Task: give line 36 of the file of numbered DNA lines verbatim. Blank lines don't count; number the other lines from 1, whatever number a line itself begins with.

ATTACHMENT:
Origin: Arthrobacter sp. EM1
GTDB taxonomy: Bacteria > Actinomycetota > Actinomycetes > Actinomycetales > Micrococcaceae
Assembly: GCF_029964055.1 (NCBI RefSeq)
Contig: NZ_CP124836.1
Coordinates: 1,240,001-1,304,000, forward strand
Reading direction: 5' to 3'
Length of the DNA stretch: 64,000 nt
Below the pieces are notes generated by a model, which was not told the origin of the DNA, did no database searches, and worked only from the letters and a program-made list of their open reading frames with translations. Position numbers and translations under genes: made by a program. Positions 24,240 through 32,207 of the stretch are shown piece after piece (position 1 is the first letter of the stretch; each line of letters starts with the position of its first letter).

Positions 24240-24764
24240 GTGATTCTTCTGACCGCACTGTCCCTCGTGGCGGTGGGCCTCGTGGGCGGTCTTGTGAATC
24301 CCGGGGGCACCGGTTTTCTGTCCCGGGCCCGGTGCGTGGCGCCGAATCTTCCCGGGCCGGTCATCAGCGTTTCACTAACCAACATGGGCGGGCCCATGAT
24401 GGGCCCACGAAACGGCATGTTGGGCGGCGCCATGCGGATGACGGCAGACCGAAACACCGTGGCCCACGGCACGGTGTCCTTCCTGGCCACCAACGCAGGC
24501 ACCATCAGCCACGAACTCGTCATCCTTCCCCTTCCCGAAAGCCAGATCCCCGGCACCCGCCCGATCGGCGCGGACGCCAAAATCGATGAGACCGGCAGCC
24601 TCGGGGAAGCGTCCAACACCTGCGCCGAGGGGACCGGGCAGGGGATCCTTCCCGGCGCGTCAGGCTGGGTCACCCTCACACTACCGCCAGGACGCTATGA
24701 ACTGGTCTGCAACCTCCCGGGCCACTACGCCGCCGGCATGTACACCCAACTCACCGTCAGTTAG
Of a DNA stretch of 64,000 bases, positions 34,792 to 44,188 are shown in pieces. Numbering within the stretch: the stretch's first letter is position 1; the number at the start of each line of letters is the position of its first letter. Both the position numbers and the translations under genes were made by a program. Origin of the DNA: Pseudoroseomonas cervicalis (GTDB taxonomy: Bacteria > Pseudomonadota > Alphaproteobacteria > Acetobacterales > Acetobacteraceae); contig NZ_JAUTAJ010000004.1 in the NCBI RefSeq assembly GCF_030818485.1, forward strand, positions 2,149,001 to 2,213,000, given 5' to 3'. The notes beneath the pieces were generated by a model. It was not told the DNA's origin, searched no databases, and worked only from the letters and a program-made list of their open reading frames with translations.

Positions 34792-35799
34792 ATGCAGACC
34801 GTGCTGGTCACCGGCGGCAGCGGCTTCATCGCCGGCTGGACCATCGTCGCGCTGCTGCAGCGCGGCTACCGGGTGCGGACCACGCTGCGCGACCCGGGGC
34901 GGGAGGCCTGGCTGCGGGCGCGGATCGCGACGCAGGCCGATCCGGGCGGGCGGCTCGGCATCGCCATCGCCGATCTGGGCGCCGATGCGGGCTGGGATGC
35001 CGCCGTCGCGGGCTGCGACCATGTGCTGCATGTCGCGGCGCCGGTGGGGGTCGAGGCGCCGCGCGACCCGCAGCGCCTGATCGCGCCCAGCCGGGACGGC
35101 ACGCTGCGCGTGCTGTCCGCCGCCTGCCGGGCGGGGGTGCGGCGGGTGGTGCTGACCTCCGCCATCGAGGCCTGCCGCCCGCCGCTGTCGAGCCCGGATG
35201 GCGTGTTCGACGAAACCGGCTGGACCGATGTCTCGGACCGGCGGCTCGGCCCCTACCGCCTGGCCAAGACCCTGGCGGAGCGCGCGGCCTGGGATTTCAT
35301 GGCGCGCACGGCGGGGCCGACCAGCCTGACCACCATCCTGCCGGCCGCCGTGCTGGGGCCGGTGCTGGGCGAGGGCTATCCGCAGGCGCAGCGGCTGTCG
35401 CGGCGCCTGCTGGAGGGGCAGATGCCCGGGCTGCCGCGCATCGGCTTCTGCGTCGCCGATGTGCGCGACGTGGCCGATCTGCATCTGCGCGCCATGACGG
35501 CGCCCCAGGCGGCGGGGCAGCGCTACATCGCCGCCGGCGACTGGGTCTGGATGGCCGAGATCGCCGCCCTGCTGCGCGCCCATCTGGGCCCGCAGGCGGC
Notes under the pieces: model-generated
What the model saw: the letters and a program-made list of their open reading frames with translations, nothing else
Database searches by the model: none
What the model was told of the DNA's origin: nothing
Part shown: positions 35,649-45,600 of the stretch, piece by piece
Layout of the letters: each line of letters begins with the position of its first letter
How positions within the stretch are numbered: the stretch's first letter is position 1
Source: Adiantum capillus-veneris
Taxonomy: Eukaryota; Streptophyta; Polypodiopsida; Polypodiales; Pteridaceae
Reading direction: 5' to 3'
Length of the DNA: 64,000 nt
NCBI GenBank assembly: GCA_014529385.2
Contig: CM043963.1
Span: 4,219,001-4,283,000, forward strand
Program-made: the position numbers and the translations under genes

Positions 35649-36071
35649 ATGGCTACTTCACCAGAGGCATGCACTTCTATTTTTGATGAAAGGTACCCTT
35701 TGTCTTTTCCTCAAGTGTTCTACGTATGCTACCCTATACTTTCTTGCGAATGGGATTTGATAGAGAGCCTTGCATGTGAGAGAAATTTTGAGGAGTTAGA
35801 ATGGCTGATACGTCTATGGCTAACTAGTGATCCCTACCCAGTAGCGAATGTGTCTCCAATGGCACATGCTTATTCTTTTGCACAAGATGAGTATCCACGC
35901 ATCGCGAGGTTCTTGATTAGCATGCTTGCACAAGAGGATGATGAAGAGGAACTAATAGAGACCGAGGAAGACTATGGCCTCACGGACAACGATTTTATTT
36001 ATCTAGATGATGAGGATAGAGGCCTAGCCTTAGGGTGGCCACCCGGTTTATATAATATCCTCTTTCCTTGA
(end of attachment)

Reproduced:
Reading direction: 5' to 3'